Conventional wisdom says that the more money you make the more generous you will become. Surprisingly, the statistics reveal just the opposite is the case. The wealthier we get, the less generous we become.
According to philanthropy.com, the state of Mississippi, which is the poorest in the U.S., ranks as the second most generous state when it comes to per capita giving to church and charity. Conversely, the wealthiest states, such as New Hampshire, Massachusetts, and Connecticut rank as the least generous.
But our concern is not statistics; it is what my generosity or lack of generosity reveals about my spiritual condition.
That is why Moses wrote this dual exhortation and warning. The exhortation was to cultivate a disposition of praise to the Giver as recipients — not owners but managers of God’s resources.
Then Moses warns us, knowing that with increased wealth comes the potential for an increased hardness of heart, where we no longer see ourselves as undeserving recipients but as deserving earners who have worked hard for what we have and deserve the prosperity we enjoy.
For those who experience such hardness of heart toward the Giver, Moses provides…
3. An Opportunity to Remember
Deuteronomy 8:18 “But remember the Lord your God, for it is he who gives you the ability to produce wealth.” (NIV)
Not only are money and possessions gifts we receive from God, but even the ability we have to acquire such wealth is a gift.
Your mental abilities. Your physical abilities. Your skills. Your contacts. Your personality and determination. All are gifts.
An early leader in the church named Augustine wrote, “If the things of this world delight you, praise God for them but turn your love away from them and give it to [the Giver of the gifts].” (Piper, The Legacy of Sovereign Joy, 72)
Okay. But how do we do this? We turn our love away from worldly delights and back to God by consciously…
4. Transferring Ownership Back To God
What I possess is not mine but his. Not mine but yours.
Of course, making this transfer is easier said than done.
In The Return of the King, the third part of J.R.R Tolkien's The Lord of the Rings saga, the Kingdom of Gondor has been awaiting the return of the rightful king for twenty-five generations.
As representatives of the king, a line of Stewards was established to govern the Kingdom — not as Kings but as managers. The Stewards were to avoid associating themselves with any of the symbols of kingship. Instead, they were to sit upon a simple, black stone chair placed on the lowest step of the platform surrounding the empty throne. The Steward wore no crown and held no scepter.
However, the longer the Stewards governed, the harder their hearts became against the return of the King. Rather than Stewards, they began to see themselves as Kings — not as managers in the Kingdom but as owners of the Kingdom.
While they might not be called kings, they acted as if they were.
When it becomes clear that Aragorn is the rightful king to the throne of Gondor, Denethor, the Steward, responds, “I am Steward of the House of Anarion. I will not step down.”
What was the Denethor saying? “This is all mine! Mine. Mine. Mine. I will not let go. I will not transfer ownership to the King.”
In Peter Jackson’s film adaptation of Tolkien’s story, we witness how claiming “mine” rather than “his” rotted the Steward’s soul.
Transferring Ownership as a Pivotal Spiritual Moment
It would be foolish to think that we can have a similar obsession with money and possessions and not suffer a similar condition of heart. This is why transferring ownership to the King is such a pivotal spiritual moment in your life.
The power of idolatry is broken. We experience freedom from the weight of possessions and a renewed spiritual joy.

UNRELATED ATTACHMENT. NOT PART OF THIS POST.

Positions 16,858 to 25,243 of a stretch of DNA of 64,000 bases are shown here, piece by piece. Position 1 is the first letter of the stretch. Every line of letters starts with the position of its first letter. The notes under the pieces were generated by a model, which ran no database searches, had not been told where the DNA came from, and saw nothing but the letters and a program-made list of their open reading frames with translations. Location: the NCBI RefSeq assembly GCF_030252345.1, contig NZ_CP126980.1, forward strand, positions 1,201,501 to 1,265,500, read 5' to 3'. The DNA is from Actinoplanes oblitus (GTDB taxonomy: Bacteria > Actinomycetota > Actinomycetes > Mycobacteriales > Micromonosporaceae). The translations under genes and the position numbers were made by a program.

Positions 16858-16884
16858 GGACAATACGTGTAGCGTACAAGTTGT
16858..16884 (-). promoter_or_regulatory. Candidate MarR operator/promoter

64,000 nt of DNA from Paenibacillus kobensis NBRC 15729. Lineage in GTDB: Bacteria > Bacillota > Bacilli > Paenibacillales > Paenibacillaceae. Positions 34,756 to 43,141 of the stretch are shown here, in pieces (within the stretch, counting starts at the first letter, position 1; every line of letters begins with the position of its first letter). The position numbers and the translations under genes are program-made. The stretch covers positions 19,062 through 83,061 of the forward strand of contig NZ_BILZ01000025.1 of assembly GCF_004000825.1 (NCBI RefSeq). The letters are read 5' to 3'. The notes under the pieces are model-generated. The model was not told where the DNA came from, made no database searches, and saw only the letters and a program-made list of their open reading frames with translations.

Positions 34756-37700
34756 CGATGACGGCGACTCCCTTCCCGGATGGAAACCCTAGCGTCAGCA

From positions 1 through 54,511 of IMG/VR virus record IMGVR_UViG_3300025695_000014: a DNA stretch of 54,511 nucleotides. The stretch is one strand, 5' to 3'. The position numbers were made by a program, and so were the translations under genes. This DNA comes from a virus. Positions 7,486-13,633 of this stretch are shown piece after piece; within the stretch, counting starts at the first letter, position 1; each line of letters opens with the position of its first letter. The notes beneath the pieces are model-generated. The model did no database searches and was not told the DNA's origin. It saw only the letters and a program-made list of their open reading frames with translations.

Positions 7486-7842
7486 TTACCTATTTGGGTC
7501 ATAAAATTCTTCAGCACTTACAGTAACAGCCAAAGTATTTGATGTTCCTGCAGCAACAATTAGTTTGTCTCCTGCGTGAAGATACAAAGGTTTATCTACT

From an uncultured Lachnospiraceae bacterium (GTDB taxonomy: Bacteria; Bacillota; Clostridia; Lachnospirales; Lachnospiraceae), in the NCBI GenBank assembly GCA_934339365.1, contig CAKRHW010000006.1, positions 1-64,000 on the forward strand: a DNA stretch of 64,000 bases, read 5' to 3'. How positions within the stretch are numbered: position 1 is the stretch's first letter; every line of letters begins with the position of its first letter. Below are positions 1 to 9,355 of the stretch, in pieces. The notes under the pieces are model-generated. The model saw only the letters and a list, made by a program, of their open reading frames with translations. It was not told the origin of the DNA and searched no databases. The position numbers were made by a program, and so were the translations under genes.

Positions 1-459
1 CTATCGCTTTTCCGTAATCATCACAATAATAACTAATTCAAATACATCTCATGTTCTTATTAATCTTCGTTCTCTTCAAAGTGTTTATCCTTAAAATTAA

But where do we get the ability to make the transfer? How do we, in Augustine’s words, “Turn [my] love away from the things of this world and give our love to [the Giver]?”
By being the recipient of the Giver’s love — love expressed in a transfer that God makes for us before we make our transfer of money and possessions to him.
This is what the cross is about — a transfer — where Jesus transferred our unrighteousness to himself and then transfers his righteousness to us.
- He receives condemnation and judgment. We receive justification and mercy.
- He received what we deserve so that we can receive what he deserves.
Through the transfer of the cross, we become recipients of what the apostle Paul called “immeasurable riches of grace” (Ephesians 2:7). Regenerating grace. Justifying, forgiving grace. Adopting grace. Enabling Grace. And a taste of joy, hope, and peace that will find fulfillment in the glorifying grace of our own Promised Land.
This and so much more is what you get when you receive the transfer of unrighteousness for righteousness that Jesus offers in the gospel.
It is receiving that transfer that empowers us to make our own transfer of ownership of all my possessions from mine to his.
- Why is the subject of money, possessions, wealth, and generosity such a difficult topic to discuss? What emotions come to the surface in your heart when addressing the issue?
- Read Deuteronomy 10:14. What is significant about the fact that God owns everything?
- Conventional wisdom says that the more money you make the more generous you will become. It makes sense. The poor need all they have, right? But when you are rich, you have excess wealth to give away. Surprisingly, the statistics reveal just the opposite. Why do you think this is the case?
- How is Moses’s warning to the people of Israel before crossing the Jordan into the Promised Land relevant for us?
- Augustine wrote, “If the things of this world delight you, praise God for them but turn your love away from them and give it to [the Giver of the gifts].” How can this be a helpful antidote for the love of money?
- Why do we say that we can’t just stop saying “mine” but need to replace that grip with a transfer of ownership, whereby we are able to say “his?” What is the practical impact of changing our terminology?
- How does the Steward of Gondor show us how hard it is to transfer ownership back to God, the rightful King?
- How can making the transfer be a pivotal spiritual moment in your life?